Even uncirculated coins are highly available on the coin market, so you can expect their value to reach high sums. However, most experts believe that these coins’ value can gradually increase over the years.
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Coin counterfeiting is not an achievement of the modern age but has existed since the first minted coin in 600 BC. The difference is in victims. While the first counterfeiters deceived citizens and merchants, modern ones targeted collectors.
Most often, they produce fake coins that are rare or almost nonexistent on the coin market, but it is not the rule. To protect yourself from fraud, you need to follow the four golden rules:
- Avoid buying cheap coins on the Internet and flea markets
- Always try to purchase coins from the same dealer
- Buy only certified specimens
- When you suspect that a coin is counterfeit, ask a professional
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FAQ about the 1973 Washington Quarter
What makes a 1973 Washington quarter rare?
The 1973 Washington quarter is highly available on the coin market, so there are almost no rare pieces.
Which 1973 Washington quarter is worth a lot of money?
- 1973 S PR 70 DCAM Washington quarter reached $5,875 at Heritage Auctions in 2017
- 1973 D MS 68 Washington quarter reached $2,750 on eBay in 2022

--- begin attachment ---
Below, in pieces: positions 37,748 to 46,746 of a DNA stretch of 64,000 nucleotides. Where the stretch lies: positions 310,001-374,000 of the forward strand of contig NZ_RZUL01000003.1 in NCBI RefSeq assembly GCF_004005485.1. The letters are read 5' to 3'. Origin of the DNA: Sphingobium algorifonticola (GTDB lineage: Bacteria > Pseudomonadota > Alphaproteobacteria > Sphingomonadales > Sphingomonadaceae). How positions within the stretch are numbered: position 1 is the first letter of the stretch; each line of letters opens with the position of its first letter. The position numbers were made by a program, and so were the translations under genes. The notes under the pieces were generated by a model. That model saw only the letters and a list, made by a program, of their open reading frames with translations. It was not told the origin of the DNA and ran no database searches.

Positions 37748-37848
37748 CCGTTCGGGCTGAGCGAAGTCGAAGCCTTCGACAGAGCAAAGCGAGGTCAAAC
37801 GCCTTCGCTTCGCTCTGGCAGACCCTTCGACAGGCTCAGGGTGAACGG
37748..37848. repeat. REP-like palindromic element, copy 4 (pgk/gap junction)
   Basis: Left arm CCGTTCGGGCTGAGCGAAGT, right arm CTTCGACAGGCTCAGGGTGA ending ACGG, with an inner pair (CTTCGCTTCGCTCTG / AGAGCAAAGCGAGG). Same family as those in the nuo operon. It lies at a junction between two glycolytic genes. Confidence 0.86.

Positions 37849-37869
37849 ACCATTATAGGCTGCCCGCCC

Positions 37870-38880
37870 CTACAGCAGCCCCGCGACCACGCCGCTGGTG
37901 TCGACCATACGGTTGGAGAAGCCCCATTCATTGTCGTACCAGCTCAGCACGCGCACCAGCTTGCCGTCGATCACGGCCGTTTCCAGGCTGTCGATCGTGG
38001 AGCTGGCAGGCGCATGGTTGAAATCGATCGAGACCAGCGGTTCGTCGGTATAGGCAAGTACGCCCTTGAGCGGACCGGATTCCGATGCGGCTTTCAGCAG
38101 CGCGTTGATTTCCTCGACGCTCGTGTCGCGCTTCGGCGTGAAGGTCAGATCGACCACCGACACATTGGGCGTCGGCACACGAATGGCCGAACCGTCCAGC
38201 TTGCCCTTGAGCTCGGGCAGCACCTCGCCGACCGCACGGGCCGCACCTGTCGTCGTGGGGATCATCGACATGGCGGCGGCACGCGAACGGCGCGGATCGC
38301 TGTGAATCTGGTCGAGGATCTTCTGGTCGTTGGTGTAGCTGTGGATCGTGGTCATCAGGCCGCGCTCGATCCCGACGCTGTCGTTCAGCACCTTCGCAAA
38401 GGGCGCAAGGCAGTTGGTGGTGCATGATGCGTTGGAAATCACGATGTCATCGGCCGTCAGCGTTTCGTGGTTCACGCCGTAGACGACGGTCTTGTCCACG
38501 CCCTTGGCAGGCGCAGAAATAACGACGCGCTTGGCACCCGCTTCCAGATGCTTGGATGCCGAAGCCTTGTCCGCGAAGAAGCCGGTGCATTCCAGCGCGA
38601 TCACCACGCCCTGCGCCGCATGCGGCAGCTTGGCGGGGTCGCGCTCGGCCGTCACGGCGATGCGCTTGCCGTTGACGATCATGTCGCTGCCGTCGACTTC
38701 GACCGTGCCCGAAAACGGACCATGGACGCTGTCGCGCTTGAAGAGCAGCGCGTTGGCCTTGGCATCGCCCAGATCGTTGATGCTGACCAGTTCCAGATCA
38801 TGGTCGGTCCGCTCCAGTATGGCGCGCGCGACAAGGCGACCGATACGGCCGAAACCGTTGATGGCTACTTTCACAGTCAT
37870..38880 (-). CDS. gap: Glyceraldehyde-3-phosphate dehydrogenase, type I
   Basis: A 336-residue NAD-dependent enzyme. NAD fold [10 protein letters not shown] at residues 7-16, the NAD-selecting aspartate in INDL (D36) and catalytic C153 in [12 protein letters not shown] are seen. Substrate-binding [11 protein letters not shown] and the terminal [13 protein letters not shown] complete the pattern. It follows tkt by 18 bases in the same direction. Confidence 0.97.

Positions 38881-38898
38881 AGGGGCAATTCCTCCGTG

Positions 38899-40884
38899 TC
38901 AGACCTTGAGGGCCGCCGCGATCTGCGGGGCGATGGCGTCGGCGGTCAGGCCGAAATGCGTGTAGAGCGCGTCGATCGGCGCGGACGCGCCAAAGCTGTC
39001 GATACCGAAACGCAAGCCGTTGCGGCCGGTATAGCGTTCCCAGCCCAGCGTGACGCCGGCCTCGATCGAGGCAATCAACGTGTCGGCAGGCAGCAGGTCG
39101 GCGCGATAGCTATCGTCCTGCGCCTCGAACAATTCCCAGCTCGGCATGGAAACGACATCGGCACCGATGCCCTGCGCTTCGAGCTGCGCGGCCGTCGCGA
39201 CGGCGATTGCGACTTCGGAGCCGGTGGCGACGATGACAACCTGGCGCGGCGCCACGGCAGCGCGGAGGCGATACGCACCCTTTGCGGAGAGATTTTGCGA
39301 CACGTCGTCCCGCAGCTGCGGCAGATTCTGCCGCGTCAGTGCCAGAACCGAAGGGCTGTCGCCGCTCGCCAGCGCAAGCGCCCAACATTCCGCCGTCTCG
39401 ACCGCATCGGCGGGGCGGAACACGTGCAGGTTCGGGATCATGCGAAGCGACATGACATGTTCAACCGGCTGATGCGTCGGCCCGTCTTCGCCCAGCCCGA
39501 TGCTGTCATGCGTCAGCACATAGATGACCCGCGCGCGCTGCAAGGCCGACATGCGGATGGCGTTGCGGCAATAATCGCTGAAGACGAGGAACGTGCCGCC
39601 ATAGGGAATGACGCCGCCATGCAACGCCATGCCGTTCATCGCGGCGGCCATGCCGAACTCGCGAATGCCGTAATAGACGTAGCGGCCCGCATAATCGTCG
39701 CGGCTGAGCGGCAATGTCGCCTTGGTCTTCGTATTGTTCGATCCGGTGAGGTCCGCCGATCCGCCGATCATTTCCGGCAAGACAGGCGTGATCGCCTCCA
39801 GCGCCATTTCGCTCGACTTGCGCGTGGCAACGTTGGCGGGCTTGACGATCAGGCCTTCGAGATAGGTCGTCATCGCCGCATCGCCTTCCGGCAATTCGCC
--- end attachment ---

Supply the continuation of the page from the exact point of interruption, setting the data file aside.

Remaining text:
- 1973 MS 67 Washington quarter reached $1,486 at Great Collections auction in 2013
- 1973 S PR 69 CAM Washington quarter reached $45 on eBay in 2022
- 1973 S PR 68 Washington quarter reached $40 on eBay in 2022
How much is 1973 No mint mark Washington quarter worth?
The value of the 1973 Washington quarter minted in Philadelphia is often insignificant on the current coin market. Therefore, you need to spend only 25 cents for a circulated specimen, while the one in the mint state costs approximately $6.
What is the rarest Washington quarter?
Washington quarters from an earlier period are challenging to find on the coin market nowadays. Plus, most of these coins were in circulation for years, so buying a piece in the mint state is almost impossible.
Collectors like quarters that were produced in the early 1930s when these coin production began. The 1932 D Washington quarter is the rarest and most expensive in the series, with the current auction record of an unbelievable $143,750.